Beware of the Dreaded 'Super Bacteria'
A Finnish study found that antibiotics multiply your chances of getting colonized by bacteria that produce extended-spectrum beta-lactamase (ESBL), itself a type of intestinal bacteria that's resistant to penicillins and other antibiotics.
In the heat, ice really is nicer to your body
When you're exercising in warm weather, it's both the amount of water you drink and its temperature that are important. University of Montana, USA, scientists monitored people walking briskly on a treadmill in a temperature of 31°C. During the three-hour test, they alternately refreshed themselves with ice water slurries or lukewarm water. Exercisers had to drink twice as much warm water as ice water to maintain a healthy heart rate, core body temperature and skin temperature.
Yellow light on red yeast rice
Because red yeast rice (RYR) contains monacolin K-a compound chemically identical to the active ingredient in the cholesterol-lowering drug lovastatin-it has become a popular dietary supplement, taken in pill form. The good news: RYR may lower cholesterol. The bad news: an Italian survey has found that RYR carries some of the same risks as statins, namely muscle damage and liver injury. And while a patient with a statin prescription will be under a doctor's care, RYR is usually self-prescribed. Before using RYR to combat high cholesterol, talk to your doctor and ask him or her to supervise you.
More support for simply monitoring prostate cancer
When non-aggressive cancer is discovered in the prostate, one option is 'active surveillance' (AS). As long as the tumour stays harmless, the patient doesn't undergo radiation or surgery-or suffer any of their side effects, which can include bladder problems and impotence. A recent study of 82,429 Swedish men showed no significant difference in the mortality rate a decade after diagnosis -between those who chose AS and those who received treatment.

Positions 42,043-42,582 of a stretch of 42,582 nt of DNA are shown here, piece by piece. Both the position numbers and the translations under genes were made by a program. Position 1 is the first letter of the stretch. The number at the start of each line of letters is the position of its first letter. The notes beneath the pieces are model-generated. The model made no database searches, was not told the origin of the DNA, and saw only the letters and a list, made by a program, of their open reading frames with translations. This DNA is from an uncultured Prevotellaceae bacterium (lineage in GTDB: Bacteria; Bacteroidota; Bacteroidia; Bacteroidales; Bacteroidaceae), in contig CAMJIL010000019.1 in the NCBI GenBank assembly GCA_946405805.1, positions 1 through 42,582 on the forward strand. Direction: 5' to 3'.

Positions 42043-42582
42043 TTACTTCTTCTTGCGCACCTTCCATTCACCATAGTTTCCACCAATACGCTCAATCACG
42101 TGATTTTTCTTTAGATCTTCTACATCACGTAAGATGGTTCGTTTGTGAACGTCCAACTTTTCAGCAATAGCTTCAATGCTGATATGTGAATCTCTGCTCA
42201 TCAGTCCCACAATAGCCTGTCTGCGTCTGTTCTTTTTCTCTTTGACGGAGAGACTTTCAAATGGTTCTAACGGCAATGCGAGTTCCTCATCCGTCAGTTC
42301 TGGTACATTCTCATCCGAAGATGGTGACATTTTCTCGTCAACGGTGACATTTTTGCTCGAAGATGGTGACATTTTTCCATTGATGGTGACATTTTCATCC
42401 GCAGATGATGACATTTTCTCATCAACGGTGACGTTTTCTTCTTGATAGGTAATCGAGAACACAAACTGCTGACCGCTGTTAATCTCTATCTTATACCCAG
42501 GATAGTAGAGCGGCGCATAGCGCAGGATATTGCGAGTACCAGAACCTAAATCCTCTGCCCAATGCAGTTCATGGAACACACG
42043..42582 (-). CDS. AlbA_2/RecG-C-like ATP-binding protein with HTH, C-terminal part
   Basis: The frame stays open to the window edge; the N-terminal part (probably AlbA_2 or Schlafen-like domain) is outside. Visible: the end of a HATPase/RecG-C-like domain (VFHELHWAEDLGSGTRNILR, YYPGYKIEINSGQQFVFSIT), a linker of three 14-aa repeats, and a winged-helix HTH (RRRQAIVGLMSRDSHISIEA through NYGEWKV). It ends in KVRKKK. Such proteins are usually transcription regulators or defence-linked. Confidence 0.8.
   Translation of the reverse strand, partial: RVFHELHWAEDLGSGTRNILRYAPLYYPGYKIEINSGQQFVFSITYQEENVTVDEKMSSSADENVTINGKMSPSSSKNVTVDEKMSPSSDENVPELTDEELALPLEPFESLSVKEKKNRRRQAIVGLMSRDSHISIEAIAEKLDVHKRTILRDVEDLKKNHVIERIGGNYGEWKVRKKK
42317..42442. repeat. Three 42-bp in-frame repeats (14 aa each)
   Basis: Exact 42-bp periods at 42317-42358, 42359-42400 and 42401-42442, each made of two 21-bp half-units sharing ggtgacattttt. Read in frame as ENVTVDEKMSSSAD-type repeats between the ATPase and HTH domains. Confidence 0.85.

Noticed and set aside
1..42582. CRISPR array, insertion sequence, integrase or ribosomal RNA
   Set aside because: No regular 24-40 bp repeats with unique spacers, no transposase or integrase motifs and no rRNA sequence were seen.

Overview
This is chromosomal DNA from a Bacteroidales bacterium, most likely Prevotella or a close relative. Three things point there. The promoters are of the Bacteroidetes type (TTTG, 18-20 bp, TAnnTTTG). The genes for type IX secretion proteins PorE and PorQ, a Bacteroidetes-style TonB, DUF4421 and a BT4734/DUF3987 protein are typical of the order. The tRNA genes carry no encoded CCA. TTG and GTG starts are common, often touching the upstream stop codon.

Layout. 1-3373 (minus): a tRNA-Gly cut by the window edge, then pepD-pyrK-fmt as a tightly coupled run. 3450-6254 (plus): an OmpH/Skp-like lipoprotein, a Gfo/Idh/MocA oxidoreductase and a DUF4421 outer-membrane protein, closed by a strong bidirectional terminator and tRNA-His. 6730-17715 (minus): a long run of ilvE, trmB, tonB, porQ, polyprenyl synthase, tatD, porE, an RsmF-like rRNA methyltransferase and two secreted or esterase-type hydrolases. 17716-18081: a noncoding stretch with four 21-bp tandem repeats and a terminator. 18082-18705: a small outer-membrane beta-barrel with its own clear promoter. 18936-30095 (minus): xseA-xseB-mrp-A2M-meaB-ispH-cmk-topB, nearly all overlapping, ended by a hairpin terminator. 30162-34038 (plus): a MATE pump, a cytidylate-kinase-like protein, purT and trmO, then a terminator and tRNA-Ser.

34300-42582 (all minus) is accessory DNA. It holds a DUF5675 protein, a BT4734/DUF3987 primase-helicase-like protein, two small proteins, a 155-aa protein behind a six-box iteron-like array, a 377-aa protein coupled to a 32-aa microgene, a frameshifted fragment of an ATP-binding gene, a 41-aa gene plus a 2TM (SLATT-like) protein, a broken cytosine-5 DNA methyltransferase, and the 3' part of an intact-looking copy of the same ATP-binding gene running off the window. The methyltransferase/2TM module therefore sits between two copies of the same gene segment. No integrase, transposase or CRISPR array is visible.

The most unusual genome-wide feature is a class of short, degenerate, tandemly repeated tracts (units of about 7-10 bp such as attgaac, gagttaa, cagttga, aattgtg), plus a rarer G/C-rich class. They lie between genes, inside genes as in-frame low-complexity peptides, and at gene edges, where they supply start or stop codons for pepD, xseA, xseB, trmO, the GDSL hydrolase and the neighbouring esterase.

Don't bring 'super bacteria' home with you
Travelling abroad this summer? If you end up with dreaded traveller's diarrhoea, you may want to steer clear of taking antibiotics for it. A Finnish study found that antibiotics multiply your chances of getting colonized by bacteria that produce extended-spectrum beta-lactamase (ESBL), itself a type of intestinal bacteria that's resistant to penicillins and other antibiotics. Kids and the elderly are most at risk of getting sick from ESBL. Instead, soothe your tummy by drinking lots of water and taking antimotility medication.
Cocoa + coffee = mood and energy boost
How's this for some delicious health news? Researchers measured the mood and cognitive performance of 24 people after they drank caffeine dissolved in water, cocoa, both of those substances combined, or a -placebo. The best results came from the blend: cocoa seemed to take the anxiety-producing edge off the caffeine while supplementing its attention--enhancing powers. Yes, the study was sponsored by Hershey, but it was a randomized control trial, research science's gold standard, and it appeared in the peer-reviewed journal BMC Nutrition. So drink up.
A high-tech womb
It may resemble a resealable storage bag, but this artificial womb invented by doctors at the Children's Hospital of Philadelphia, USA, could save the lives of premature babies one day. The bag contains a substitute of amniotic fluid that ensures an oxygen- and nutrient-rich environment, and has been tested on foetal lambs. The study, according to Nature Communications, could revolutionize how premature babies are treated, especially those born at 23 weeks, improve the survival rate and prevent brain damage and blindness.
-With inputs from Gagan Dhillon